During this critical time, Griffin has helped build HRC into a political powerhouse, doubling membership from 1.5 million to more than 3 million. The 2018 CNN exit poll pegged the self-identified LGBT voter turnout to be 6 percent, meaning more than 7 million LGBT people voted, making the difference in numerous narrow races around the country. HRC also created an energized infrastructure in such key electoral states as Wisconsin, Arizona, Nevada, Ohio, Pennsylvania and Michigan with an eye to the 2020 elections.

Driven by his personal experience as a young, frightened closeted gay boy lying awake at night in Hope, Ark., Griffin proudly launched an HRC campaign in the Deep South, including Arkansas, Mississippi, and Alabama, no longer abandoning the region as too inhospitable to fight for LGBT rights.  Griffin embraced the intersectionality of LGBT people, creating coalitions with other social and racial justice movements. He also focused on justice and programming for the transgender community and youth of color.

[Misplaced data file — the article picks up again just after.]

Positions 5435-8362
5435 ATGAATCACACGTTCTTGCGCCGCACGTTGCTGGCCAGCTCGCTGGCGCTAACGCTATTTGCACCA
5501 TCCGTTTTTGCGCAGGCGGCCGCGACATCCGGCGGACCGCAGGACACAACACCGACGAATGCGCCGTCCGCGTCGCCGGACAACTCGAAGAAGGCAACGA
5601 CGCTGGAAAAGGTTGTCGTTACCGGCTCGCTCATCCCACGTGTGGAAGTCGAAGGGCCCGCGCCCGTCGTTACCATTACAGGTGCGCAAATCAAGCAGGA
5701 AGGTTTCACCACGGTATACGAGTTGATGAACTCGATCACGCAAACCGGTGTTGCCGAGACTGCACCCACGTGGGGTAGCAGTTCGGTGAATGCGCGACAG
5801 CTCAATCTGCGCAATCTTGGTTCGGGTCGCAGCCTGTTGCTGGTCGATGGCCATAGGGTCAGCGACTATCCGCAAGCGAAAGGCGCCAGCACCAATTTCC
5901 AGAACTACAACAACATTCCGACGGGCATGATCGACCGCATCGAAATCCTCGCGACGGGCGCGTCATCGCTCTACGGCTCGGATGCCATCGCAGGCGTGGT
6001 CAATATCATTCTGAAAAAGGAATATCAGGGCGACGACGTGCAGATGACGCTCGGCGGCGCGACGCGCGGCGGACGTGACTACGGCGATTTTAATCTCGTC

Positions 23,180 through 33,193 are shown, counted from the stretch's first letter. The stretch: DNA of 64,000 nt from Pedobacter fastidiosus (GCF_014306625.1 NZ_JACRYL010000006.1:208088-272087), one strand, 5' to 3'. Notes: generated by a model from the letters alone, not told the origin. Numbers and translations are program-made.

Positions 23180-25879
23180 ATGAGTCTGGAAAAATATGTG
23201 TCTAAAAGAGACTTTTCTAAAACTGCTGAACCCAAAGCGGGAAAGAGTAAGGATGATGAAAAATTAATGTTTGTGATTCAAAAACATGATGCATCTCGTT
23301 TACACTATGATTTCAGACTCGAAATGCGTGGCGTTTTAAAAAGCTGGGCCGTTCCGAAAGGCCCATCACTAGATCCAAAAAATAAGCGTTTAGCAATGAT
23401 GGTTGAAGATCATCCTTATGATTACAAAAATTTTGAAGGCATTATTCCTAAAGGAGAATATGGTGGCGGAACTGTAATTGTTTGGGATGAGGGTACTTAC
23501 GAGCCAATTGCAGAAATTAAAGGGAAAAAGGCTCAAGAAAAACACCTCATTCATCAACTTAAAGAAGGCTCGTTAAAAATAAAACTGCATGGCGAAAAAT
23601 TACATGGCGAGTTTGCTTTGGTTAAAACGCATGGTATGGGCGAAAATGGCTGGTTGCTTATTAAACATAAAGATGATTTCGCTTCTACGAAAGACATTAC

Griffin’s latest focus has been on passing the federal Equality Act, which would amend existing civil rights law to provide protections based on sexual orientation and gender identity. The bill was introduced on March 13 with bipartisan support from 241 original co-sponsors, as well as backing from more than 105 major businesses operating in all 50 states. HRC organized several intense lobbying days with more than 600 board members and grassroots supporters flying to Washington for their annual Equality Convention. Minnesota Sen. Amy Klobuchar, a Democratic presidential candidate, gave a rousing speech and got a standing ovation.

“These days it is challenging to break through” the cacophony of the day, Griffin tells the Blade in a March 18 phone interview. “I think the House leadership has said they intend to have the vote by June, or in early June.”

On the larger stage, Griffin says the 2020 elections have become “the most important elections of our lives” given the rollbacks and what’s at stake under this administration.